Installing Recessed Can Lights in Ceilings

Installing recessed can lights or high hats in ceilings has gotten more complicated with all the new sizes of LED, PAR, and CFL light fixtures. Instead of three common hole cutout sizes for the majority of recessed can lights (6-3/8, 6-5/8, 6-7/8 inches, there are now more than 27 common sizes and very few in these traditional diameters.

For example the Halo brand of recessed light cans sold by Amazon, Lowe’s, Home Depot, and others, have manufacturer recommended cutout hole sizes of 3-3/4″, 4-1/4″, 5-1/2″, 6-1/4″, 6-7/16″ for the different size can lights. Another common recessed can light manufacturer is Juno and for their can lights one needs cutout holes of 3-1/4″, 4-3/8″, 5-1/2″ 6-3/4″, 6-7/8″. And this is just for the residential high hats or recessed ceiling lights. Commercial can lights can require cutout holes larger than 8 inches in diameter. So one can spend hundreds of dollars on continuous rim grit hole saws and still not have the right hole saw sizes for the most common can lights. Or for $129 a Hole Pro model X-230 hole cutter can cut any size cutout hole needed from 1-7/8 to 9 inches in diameter.

There are a number of important advantages to using a Hole Pro adjustable hole cutter to make the cutout holes for recessed can lights (or downlights). First is the ability to make the exact size hole needed in whatever ceiling material is to be cut. For thick plaster a slightly larger cutout hole may be needed to provide room for pushing up a remodel style can light into the ceiling space. With soft sheetrock a close fit may be needed with smaller LED can lights like the 3 inch and 4 inch models from Utilitech sold by Lowe’s and the Con-Tech fixtures sold by Home Depot.

Most of the manufactures have stopped publishing the cutout dimensions so one does not the exact hole size needed until the light cans have been purchased and one can measure the template in the box. Often the template is the same for all models from the manufacturer and may be too small for some of the variations, especially with the remodel light cans. With the remodel or retrofit type of recessed ceiling can light the entire fixture has to slip through the opening and often the size of the opening is dictated by the arm that attaches the fixture to the electrical junction box. Some designs, like the Halo in particular, make it much more difficult to insert the can light assembly.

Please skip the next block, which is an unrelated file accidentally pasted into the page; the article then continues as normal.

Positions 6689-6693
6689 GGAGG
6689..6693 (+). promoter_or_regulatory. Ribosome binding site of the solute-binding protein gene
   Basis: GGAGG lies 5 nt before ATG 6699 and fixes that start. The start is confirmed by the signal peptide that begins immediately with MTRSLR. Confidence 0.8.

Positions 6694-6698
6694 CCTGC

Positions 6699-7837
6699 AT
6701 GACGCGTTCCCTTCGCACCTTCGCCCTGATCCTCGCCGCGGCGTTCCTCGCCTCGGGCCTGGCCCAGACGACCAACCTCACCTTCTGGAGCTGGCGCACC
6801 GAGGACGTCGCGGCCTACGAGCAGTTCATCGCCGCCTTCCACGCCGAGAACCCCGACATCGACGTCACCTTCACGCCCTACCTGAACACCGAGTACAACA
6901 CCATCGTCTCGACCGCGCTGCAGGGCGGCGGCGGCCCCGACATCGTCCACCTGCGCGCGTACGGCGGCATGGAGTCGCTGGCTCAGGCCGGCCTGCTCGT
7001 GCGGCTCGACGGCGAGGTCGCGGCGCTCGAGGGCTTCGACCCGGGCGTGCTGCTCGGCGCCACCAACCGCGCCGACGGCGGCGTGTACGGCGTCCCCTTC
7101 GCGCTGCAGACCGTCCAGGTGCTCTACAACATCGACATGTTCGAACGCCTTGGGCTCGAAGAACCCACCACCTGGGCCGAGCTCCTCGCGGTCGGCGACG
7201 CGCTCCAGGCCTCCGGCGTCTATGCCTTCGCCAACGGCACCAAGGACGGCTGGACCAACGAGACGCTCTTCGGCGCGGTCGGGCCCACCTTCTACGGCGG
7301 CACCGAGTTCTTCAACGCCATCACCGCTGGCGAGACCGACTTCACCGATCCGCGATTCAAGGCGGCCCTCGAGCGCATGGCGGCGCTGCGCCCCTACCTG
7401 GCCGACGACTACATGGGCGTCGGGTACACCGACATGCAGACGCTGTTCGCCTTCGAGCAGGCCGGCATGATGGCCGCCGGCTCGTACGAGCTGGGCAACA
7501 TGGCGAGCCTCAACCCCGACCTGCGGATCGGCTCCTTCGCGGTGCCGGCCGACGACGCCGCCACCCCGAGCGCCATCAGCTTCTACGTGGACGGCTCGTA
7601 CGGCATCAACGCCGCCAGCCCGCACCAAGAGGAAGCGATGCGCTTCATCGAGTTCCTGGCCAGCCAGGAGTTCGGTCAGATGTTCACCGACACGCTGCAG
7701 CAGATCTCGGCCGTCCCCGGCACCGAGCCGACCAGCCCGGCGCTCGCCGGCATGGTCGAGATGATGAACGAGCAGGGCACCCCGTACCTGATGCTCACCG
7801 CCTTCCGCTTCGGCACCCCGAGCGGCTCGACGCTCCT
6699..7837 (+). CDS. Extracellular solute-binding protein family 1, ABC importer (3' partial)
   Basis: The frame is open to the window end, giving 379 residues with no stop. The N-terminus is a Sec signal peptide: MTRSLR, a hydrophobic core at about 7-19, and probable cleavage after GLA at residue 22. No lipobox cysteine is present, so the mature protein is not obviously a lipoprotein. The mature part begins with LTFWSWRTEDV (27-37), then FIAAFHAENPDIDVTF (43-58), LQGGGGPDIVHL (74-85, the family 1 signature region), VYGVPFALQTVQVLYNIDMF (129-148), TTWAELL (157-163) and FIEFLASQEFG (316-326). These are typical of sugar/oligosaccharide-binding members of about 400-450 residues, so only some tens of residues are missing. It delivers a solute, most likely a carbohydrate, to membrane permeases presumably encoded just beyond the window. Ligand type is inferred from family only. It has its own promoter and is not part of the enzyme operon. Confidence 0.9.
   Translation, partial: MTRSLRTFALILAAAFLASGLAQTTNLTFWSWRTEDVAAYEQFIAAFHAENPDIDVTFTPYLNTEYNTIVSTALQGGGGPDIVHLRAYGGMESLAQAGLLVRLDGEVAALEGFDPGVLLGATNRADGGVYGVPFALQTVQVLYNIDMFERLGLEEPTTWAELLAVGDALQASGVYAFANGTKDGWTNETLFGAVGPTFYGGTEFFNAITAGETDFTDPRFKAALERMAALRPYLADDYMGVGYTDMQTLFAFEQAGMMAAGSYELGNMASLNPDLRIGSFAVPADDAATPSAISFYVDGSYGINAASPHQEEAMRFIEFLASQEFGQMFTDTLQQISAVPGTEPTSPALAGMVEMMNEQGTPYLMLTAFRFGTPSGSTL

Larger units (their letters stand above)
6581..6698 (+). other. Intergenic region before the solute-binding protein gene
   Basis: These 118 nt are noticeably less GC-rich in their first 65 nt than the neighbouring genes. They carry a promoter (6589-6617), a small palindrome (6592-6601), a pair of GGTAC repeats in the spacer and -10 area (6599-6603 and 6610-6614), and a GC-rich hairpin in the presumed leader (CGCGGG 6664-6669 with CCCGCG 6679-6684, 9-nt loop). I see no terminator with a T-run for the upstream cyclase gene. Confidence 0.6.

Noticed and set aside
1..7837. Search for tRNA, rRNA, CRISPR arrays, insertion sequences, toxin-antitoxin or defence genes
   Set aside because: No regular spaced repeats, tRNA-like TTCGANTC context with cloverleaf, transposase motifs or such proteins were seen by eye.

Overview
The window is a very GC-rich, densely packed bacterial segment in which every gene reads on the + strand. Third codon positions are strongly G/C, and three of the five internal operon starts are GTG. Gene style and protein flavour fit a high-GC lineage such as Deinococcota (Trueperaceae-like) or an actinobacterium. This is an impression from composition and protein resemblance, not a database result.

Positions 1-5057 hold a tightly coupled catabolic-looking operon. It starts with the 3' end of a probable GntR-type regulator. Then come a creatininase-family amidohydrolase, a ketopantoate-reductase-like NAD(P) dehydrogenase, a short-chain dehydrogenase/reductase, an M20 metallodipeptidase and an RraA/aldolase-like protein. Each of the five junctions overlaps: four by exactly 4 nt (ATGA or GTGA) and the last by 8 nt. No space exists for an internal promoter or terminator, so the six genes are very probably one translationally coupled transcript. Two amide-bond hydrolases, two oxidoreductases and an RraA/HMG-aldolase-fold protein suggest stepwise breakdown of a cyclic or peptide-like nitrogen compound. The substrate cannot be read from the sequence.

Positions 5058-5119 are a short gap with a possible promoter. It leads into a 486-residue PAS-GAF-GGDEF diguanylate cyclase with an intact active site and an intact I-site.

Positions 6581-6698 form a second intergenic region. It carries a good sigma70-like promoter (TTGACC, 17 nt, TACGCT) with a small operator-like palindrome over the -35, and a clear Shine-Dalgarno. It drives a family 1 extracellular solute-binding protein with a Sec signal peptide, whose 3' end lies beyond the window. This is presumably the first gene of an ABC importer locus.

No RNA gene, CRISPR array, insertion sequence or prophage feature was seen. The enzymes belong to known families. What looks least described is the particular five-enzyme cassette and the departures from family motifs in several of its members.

The Halo H5RICAT (“5″ indicates 5″ fixture, “R” indicates remodel/retrofit type and the “I” indicates that it is OK for direct contact with insulation) comes with a template for a 5-1/2 inch size cutout hole. In an actual installation the tape that is wrapped around the light can to help make a good air seal increases the outer diameter of the light can so it requires a 5-5/8″ cutout at a bare minimum and 5-11/16 inches is a safer size to minimize damageĀ  to the sheetrock.

The “air tight” ceiling fixtures when installed properly can significantly reduce loss of heated air from living spaces up into the attic. All the air tight fixtures I have examined from the major suppliers are cheaply modified with a thin strip of insulating tape that probably adds 2 cents to the manufacturing cost and does a poor job of providing an air seal. A foam sealant would do a much better job.

The H750RICAT is supposed to fit through a 6-1/4″ cutout hole cut but actually the can light needs a hole at least 6-3/8 inches in diameter for the can portion of the fixture.

The Halo H750RICAT recessed remodel light can is most easily installed through a 6-1/2 inch opening so that the junction box and can cylinder and the thick arm bracket (outlined in red in the picture) all fit through the opening in the ceiling.

Some of the less expensive remodel type can lights have a thin metal arm that is 1/8″ thick strap steel and which makes them much easier to insert in the ceiling opening. This thin bracket is shown in the picture outlined in red.

When making the cutout holes for recessed can lights the Hole Pro adjustable hole cutter makes it faster and a lot safer with its adjustable cutting depth control The cutting depth can be set so that the blades only cut the sheetrock or plaster or tongue and groove wood ceiling and nothing more. No worries about accidentally cutting an electrical wire, low voltage audio wire, or plumbing pipe in the ceiling space and turning a small project into an expensive repair job.

The Hole Pro hole cutters also save a lot of time when installing downlights. The hole can be cut faster than a cutout circle can be drawn on the ceiling with the template. It is easy to cut a perfect round hole even with only one hand to hold the drill with the hole cutter when high up on a ladder. The ABS plastic shield is ball bearing mounted so only the hole cutter spins and all the dust and shavings and the cut plug all stay in the shield. Invert the shield over a bucket and everything falls out and the hole cutter is ready for the next hole.

A lot of time is saved when one only needs to place the hole cutter’s pilot drill bit in the center of the spot for the cutout and start to drill. No need to move furniture or lay out a tarp or get out the shop vacuum.

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